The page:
« Alpha and Omega Alphæus Alsace-Lorraine »


ALPHÆUS, al-fî´us: Father of the second James in all four of the lists of the apostles. He is interesting in so far as he may with probability be identified with the Clopas (A. V. Cleophas) of John xix. 25. Of the two Marys who stood by the cross with the mother of Jesus, one is called in this passage the wife of Clopas; in Matt. xxvii. 56 and in Mark xv. 40, the mother of James, or James the Less, presumably the second apostle of this name. The question how the use of two different names, Alphæus and Clopas, is to be explained may be answered in two ways. Either Κλωπάς (= Κλεόπας, a contraction of Κλεόπατρος, as Ἀντίπας of Ἀντίπατρος) was the Greek name which Alphæus bore in addition to his Aramaic one; or there are here two alternative Grecized forms, both representing חַלְפִּי. Against the former view is the fact that the contraction κλω for κλεο in Greek names is never found elsewhere; and in favor of the latter is the fact that the initial ח, commonly rendered by the smooth breathing or by X, is sometimes also represented by K. In any case the diversity of names need not prevent the identity of person. This identity would make Alphæus the uncle, and James, the son of Alphæus, the cousin, of Jesus—a result of some importance for the question as to James.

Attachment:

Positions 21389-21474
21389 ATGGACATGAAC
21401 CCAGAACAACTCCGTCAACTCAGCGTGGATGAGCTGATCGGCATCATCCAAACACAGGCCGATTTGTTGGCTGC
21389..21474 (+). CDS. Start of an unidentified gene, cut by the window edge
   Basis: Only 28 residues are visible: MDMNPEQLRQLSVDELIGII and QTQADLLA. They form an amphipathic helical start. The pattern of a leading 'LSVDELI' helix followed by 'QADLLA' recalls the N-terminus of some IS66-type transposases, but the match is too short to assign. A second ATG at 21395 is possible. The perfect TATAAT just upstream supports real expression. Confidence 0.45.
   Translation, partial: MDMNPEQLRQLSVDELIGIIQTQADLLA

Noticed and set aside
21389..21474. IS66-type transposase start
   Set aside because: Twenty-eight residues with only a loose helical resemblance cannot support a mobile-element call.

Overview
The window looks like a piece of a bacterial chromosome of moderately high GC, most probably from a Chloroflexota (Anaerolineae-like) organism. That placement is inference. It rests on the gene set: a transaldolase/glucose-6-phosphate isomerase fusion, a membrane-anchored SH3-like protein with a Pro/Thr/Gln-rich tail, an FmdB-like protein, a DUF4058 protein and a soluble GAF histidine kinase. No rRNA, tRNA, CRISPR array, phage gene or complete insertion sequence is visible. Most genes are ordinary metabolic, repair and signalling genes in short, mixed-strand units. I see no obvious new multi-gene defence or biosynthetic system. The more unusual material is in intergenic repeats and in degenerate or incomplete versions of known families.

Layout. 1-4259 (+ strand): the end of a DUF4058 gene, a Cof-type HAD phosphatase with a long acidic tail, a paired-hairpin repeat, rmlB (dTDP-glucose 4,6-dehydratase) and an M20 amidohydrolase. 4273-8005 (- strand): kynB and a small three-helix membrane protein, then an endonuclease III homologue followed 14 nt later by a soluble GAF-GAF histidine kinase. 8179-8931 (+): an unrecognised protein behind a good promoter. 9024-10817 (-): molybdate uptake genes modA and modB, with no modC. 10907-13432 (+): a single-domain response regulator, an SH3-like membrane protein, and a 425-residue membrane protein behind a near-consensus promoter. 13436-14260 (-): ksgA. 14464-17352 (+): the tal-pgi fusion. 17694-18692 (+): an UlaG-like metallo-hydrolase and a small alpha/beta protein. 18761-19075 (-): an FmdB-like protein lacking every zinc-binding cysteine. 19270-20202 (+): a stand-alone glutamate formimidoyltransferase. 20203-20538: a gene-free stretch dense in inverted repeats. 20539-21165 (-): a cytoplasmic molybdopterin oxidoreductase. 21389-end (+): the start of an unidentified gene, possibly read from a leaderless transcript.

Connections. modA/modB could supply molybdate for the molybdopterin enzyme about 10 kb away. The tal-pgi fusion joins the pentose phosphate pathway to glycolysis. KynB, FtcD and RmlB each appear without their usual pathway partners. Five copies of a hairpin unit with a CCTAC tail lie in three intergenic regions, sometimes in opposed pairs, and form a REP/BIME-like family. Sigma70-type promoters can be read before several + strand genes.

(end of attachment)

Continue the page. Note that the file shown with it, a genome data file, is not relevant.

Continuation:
(K. Schmidt).

The most probable solution of this much vexed problem seems to lie in a ground form עלפי, the two modes of pronouncing the first letter of which (as in Arabic) would give rise to the variant names Alphæus and Clopas or Cleophas.

G. W. G.

Bibliography: J. B. Lightfoot, Galatians, p. 267, London, 1890; T. Keim, Jesus of Nazara, iii. 276, London, 1878; J. B. Mayor, Epistle of St. James, pp. xvi-xvii., London, 1897; DB, i. 74-75; EB, i. 122-123.

« Alpha and Omega Alphæus Alsace-Lorraine »


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